You have rights when it comes to police interactions. If you have been stopped by the police or if you have been placed under arrest, you do have the right to remain silent during the arrest process. You also have the right to consult with an attorney and the right to a speedy trial. Additionally, you have the right not to be subjected to any unreasonable searches or seizures of your private property. Here, we want to discuss whether this right to unreasonable search and seizure extends to your cell phone or another type of mobile device.
The Police Need a Warrant to Search a Cell Phone in Pennsylvania
In 2014, the US Supreme Court decided that the police cannot access your cell phone without a warrant. In the case Riley v. California, the Supreme Court decided that the privacy protections under the Fourth Amendment to the US Constitution prevented law enforcement officials from searching a person’s phone.
Even though the police may be able to seize your phone without a warrant in certain circumstances, they cannot access the data on the phone unless a warrant is issued by the court.
In the Commonwealth of Pennsylvania, this US Supreme Court ruling remains steadfast. In fact, this ruling remains true even if a person does not have their phone protected by a passcode, pattern lock, facial recognition, or fingerprint. When we look at the 2018 case Commonwealth v. Fulton, we can see that the Pennsylvania Supreme Court ruled that any measure to access a person’s cell phone data by a law enforcement official without a warrant violates the phone owner’s Fourth Amendment rights set forth in the Riley decision mentioned above.
In the Fulton case, the police accessed the defendant’s unprotected phone without a warrant. A lower court allowed the evidence obtained from the phone to be used against the defendant, but the Pennsylvania Supreme Court reversed the decision. In order to properly understand the Court’s thinking, we want to take a statement directly from the ruling:
“The Superior Court erred by finding the warrantless searches of [the defendant’s] flip phone was permissible because they only minimally intruded on his privacy interests, removing this case from the protection provided to cell phones by the United States Supreme Court in [Riley v. California]. All evidence obtained from the warrantless searches of [the defendant’s] flip phone, including the phone’s assigned number, the existence of [a witness] and all of the information obtained through her meeting with police, were subject to suppression as fruits of the illegal searches.”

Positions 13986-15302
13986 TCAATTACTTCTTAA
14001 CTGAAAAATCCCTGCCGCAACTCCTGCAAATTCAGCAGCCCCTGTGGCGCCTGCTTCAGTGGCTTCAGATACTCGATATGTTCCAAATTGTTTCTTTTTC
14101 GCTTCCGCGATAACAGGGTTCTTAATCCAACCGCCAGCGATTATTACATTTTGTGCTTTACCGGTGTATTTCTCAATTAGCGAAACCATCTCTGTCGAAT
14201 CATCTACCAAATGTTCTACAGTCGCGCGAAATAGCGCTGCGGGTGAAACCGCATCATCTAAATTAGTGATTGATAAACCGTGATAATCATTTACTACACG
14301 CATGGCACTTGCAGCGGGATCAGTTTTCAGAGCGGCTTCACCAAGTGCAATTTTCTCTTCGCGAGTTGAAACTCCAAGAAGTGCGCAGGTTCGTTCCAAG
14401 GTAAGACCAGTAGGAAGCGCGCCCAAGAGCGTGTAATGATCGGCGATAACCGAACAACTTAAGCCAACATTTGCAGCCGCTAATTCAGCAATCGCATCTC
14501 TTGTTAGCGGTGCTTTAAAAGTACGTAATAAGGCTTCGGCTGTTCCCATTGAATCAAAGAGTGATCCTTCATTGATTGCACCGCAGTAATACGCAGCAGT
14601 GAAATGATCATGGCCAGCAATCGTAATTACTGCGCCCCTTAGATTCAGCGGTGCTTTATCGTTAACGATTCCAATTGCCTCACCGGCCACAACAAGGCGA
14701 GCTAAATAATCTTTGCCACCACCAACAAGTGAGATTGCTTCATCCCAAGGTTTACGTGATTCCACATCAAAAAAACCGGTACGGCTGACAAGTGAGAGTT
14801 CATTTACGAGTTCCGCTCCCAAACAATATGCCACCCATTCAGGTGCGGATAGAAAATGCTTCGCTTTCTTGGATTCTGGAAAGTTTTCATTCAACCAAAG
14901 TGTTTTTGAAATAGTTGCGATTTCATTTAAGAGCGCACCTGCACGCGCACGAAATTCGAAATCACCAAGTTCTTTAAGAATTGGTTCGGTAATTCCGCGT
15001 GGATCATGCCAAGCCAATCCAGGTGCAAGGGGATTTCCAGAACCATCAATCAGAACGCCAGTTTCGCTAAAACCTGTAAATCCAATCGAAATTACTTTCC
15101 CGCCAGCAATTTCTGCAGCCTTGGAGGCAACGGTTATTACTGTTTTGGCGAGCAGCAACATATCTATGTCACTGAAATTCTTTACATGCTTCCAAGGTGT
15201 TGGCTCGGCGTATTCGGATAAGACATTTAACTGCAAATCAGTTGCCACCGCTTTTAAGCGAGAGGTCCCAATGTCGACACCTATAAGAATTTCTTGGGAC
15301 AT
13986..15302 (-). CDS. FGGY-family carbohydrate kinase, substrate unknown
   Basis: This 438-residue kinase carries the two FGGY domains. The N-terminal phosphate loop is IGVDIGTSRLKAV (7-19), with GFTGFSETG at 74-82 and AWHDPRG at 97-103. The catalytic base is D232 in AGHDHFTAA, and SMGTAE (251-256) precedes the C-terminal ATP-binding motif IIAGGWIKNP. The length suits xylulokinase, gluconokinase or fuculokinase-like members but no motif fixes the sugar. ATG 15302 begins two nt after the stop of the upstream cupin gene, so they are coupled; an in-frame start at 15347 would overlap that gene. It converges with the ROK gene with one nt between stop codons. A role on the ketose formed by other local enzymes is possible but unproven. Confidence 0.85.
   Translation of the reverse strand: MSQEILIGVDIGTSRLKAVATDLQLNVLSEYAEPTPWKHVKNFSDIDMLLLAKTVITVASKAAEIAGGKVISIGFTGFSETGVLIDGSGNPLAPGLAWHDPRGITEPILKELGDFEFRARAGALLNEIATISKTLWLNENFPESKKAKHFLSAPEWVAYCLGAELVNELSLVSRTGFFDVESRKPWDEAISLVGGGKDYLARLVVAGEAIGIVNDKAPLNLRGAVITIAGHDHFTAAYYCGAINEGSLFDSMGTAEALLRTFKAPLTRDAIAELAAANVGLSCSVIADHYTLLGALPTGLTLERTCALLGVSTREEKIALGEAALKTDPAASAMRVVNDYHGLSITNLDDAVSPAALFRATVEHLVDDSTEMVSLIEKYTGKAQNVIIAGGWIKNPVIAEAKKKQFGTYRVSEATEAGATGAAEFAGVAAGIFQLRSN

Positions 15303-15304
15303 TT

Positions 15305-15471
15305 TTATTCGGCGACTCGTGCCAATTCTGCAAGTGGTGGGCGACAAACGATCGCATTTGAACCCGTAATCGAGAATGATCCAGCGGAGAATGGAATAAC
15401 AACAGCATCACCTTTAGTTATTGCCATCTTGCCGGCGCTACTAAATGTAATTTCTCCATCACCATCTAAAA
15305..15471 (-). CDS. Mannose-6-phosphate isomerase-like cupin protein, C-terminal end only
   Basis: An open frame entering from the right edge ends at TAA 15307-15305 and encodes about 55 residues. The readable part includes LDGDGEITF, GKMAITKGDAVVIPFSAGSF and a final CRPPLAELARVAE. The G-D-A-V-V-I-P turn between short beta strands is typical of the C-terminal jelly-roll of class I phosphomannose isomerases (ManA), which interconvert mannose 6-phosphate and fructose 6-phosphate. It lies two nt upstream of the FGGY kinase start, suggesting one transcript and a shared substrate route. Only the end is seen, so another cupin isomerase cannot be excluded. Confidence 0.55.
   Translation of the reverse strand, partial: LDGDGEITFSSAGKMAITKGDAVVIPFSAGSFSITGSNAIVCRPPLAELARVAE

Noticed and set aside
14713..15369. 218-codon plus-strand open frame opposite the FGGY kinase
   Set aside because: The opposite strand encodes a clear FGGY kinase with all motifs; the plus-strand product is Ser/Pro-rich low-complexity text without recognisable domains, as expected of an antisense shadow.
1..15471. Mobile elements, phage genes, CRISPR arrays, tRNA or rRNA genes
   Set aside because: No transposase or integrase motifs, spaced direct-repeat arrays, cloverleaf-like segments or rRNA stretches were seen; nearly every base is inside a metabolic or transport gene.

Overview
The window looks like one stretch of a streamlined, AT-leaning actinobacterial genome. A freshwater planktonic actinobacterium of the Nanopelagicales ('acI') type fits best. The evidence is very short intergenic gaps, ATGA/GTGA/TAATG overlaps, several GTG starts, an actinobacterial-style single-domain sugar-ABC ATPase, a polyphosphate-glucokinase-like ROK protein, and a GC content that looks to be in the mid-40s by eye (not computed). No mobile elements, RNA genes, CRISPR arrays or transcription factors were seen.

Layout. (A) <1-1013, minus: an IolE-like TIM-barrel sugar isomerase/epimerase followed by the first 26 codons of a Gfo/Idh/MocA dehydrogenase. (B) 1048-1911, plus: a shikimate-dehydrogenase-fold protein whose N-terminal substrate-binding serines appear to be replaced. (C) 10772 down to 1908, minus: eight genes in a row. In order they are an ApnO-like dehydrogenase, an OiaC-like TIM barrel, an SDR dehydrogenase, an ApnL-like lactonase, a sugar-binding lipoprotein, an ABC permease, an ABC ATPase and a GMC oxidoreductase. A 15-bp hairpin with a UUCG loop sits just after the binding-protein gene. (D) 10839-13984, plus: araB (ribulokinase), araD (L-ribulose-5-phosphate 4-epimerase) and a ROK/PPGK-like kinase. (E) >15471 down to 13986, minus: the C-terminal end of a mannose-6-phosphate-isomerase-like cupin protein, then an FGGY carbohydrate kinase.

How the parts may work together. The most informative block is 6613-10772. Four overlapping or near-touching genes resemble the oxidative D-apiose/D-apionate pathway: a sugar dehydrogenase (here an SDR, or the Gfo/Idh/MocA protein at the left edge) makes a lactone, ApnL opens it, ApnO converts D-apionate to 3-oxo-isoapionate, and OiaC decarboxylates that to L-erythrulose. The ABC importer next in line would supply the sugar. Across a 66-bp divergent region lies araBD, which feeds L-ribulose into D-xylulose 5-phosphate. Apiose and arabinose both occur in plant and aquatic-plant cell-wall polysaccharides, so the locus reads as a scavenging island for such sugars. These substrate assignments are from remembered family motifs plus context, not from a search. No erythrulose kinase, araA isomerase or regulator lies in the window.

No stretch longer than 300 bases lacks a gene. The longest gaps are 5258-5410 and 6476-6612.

What if the Police Ask for Your Cell Phone?
With your legal protections in mind, we want to discuss some other things that you can do if the police ask you for access to your cell phone:
- Ask if you are free to leave. Always ask if you are free to leave. If you are not under arrest or being detained, then you are not required to submit any police questioning.
- Ask if the police officer has a warrant. Ask if the police officer has a warrant to search your phone. If they say yes, ask to see the warrant. Warrants in Pennsylvania should clearly describe the location and scope of the search that has been authorized, and it may not specifically mention a phone.
- Do not voluntarily consent to a search of your cell phone. If a police officer asks to see your cell phone, politely decline. The voluntary consent of your phone, even if you are not aware that you are consenting to a search, could make many of your legal protections go away.
- Do not enter your passcode. If your phone is protected by any type of passcode, do not enter the code. You cannot be forced to provide access to your phone via passcode or pattern lock.
- Contact a criminal defense attorney. You need to speak to a skilled criminal defense attorney right away if you think that law enforcement officials are building a case against you or if you have been placed under arrest.